Take today, for example. I stopped at one of the local libraries, one I hadn’t visited in a while. I took a good long look at their new books and brought two home with me, even though I’m already in the middle of reading two books. It doesn’t hurt to have the books here in the house waiting for me. I’ve waited long enough for them.

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Ode to the Personal Library

“The room was full of bookshelves, from front to back, from wall to wall.”

I haven’t seen a room like that outside the confines of a library in about a month of Sundays, maybe even longer. It seemed like in another era it was common to have rooms such as the one described by a colleague of mine yesterday. And the house that contained such a room didn’t even have to be a mansion, even though those bastions of civility also had large insular libraries. A regular, standard house in the olden days would have perhaps a converted closet as a book repository, but it was still there. What happened?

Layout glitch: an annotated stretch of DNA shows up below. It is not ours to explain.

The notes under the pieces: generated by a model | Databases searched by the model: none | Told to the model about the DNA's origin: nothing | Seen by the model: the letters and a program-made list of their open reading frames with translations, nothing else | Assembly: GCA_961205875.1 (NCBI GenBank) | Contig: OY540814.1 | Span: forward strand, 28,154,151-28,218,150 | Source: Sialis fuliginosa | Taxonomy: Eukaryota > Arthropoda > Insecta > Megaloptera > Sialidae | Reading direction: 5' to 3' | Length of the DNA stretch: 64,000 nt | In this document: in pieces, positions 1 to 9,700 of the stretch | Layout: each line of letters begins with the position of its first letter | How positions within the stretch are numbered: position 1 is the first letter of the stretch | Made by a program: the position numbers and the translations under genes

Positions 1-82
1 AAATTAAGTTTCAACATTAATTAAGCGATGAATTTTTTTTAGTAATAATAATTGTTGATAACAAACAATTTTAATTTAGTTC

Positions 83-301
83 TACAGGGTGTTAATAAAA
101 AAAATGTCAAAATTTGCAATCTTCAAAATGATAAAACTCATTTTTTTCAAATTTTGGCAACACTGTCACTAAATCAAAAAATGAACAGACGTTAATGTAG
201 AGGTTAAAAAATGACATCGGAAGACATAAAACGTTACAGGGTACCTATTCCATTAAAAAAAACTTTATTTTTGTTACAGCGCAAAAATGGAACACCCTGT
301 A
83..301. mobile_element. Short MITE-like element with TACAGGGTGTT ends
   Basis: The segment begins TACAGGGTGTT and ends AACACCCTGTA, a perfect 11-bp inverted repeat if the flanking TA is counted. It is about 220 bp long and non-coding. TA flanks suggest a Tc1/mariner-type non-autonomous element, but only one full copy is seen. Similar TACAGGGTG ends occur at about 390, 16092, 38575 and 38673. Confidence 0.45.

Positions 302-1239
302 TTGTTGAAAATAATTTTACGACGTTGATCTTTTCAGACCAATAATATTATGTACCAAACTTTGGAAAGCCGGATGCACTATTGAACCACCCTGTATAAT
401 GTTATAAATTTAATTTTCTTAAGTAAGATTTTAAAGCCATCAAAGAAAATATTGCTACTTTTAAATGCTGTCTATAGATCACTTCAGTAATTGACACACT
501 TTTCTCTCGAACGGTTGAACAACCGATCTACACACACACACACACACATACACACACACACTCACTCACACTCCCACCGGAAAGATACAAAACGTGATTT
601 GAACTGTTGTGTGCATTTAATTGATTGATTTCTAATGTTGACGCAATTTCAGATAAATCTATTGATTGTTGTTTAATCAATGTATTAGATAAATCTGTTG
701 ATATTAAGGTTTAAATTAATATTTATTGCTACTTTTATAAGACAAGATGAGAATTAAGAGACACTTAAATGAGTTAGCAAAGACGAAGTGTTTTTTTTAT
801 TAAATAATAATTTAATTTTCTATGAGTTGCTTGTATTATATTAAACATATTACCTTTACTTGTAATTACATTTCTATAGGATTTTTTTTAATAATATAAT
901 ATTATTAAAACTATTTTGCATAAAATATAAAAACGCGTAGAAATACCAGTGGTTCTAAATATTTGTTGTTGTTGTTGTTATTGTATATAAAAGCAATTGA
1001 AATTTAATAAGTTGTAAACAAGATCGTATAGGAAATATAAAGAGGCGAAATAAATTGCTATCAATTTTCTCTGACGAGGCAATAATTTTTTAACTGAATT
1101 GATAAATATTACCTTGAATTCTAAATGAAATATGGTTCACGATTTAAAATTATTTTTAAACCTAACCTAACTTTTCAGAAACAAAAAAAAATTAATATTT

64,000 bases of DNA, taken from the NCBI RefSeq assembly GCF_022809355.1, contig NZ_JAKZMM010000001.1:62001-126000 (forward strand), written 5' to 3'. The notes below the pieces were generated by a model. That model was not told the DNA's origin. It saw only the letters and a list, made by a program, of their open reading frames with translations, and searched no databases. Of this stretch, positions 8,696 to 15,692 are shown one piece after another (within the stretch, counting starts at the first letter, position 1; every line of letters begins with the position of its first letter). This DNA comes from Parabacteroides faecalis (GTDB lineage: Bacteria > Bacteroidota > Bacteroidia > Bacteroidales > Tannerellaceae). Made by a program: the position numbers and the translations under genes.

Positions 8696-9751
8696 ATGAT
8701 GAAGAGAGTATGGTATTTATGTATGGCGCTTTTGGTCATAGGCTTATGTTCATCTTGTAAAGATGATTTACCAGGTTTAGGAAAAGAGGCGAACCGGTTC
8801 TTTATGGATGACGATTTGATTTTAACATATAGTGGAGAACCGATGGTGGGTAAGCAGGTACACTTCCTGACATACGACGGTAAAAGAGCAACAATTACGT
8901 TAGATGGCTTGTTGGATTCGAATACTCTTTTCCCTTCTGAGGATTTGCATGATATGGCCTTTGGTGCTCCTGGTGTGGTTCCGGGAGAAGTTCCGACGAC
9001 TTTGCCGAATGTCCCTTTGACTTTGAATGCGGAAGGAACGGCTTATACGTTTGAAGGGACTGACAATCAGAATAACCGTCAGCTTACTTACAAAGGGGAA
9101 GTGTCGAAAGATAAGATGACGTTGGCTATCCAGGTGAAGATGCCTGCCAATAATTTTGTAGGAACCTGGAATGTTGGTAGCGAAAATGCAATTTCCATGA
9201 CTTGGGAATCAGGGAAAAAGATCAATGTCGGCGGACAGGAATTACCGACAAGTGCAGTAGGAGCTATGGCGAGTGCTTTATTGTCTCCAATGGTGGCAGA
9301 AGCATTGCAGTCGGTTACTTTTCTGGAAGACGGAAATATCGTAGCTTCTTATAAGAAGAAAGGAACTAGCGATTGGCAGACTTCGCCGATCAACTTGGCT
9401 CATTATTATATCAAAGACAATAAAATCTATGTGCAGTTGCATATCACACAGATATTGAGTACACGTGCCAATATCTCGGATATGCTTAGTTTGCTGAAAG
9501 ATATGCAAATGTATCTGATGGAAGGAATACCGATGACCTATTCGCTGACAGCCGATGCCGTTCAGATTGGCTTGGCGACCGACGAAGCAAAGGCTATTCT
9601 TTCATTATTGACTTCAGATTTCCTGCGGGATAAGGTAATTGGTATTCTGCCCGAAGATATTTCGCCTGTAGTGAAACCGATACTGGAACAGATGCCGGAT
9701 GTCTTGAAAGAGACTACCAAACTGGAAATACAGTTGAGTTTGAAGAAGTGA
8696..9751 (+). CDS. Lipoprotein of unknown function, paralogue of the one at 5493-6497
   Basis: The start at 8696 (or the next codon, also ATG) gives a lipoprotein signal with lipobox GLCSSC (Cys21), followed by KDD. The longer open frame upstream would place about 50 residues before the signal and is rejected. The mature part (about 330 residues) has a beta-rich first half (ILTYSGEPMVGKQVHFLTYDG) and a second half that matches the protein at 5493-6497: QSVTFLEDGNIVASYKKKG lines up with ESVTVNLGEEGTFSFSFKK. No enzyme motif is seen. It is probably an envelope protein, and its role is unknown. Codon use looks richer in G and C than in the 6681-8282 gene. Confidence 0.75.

This is one thing we cannot blame on technology, or at least not entirely. The personal library began its demise a while before the rise of the internet, or even computers for that matter. During Roosevelt’s New Deal in the 1930s and 1940s, coming out of the Great Depression and leading into the second great war, the United States began to wholly embrace more and more the idea of the public library. It was no secret why, either. Books were expensive to own, and even the rich realized their own monetary vulnerability after the stock market crash.

“It’s that smell of opening up a new book, and cradling its spine carefully, that sparks that fire.”